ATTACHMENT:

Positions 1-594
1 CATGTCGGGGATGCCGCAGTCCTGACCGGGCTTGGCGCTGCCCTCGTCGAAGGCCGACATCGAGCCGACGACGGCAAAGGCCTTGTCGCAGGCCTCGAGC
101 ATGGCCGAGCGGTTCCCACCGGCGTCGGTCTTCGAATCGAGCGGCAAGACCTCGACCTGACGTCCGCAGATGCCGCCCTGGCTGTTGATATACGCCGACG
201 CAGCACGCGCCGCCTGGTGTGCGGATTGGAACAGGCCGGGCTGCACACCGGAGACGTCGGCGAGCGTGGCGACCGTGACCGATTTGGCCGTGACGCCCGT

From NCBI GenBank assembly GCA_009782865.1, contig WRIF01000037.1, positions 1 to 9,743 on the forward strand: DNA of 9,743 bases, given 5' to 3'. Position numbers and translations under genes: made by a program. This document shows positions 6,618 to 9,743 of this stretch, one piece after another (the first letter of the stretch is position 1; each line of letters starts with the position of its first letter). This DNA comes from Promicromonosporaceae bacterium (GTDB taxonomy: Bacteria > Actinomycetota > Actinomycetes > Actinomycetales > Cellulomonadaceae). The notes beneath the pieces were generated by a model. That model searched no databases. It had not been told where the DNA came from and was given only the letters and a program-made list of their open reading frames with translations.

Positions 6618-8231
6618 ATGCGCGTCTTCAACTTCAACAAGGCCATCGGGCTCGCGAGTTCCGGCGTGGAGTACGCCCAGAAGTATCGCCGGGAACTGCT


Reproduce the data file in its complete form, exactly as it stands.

Positions 1-594
1 CATGTCGGGGATGCCGCAGTCCTGACCGGGCTTGGCGCTGCCCTCGTCGAAGGCCGACATCGAGCCGACGACGGCAAAGGCCTTGTCGCAGGCCTCGAGC
101 ATGGCCGAGCGGTTCCCACCGGCGTCGGTCTTCGAATCGAGCGGCAAGACCTCGACCTGACGTCCGCAGATGCCGCCCTGGCTGTTGATATACGCCGACG
201 CAGCACGCGCCGCCTGGTGTGCGGATTGGAACAGGCCGGGCTGCACACCGGAGACGTCGGCGAGCGTGGCGACCGTGACCGATTTGGCCGTGACGCCCGT

From NCBI GenBank assembly GCA_009782865.1, contig WRIF01000037.1, positions 1 to 9,743 on the forward strand: DNA of 9,743 bases, given 5' to 3'. Position numbers and translations under genes: made by a program. This document shows positions 6,618 to 9,743 of this stretch, one piece after another (the first letter of the stretch is position 1; each line of letters starts with the position of its first letter). This DNA comes from Promicromonosporaceae bacterium (GTDB taxonomy: Bacteria > Actinomycetota > Actinomycetes > Actinomycetales > Cellulomonadaceae). The notes beneath the pieces were generated by a model. That model searched no databases. It had not been told where the DNA came from and was given only the letters and a program-made list of their open reading frames with translations.

Positions 6618-8231
6618 ATGCGCGTCTTCAACTTCAACAAGGCCATCGGGCTCGCGAGTTCCGGCGTGGAGTACGCCCAGAAGTATCGCCGGGAACTGCT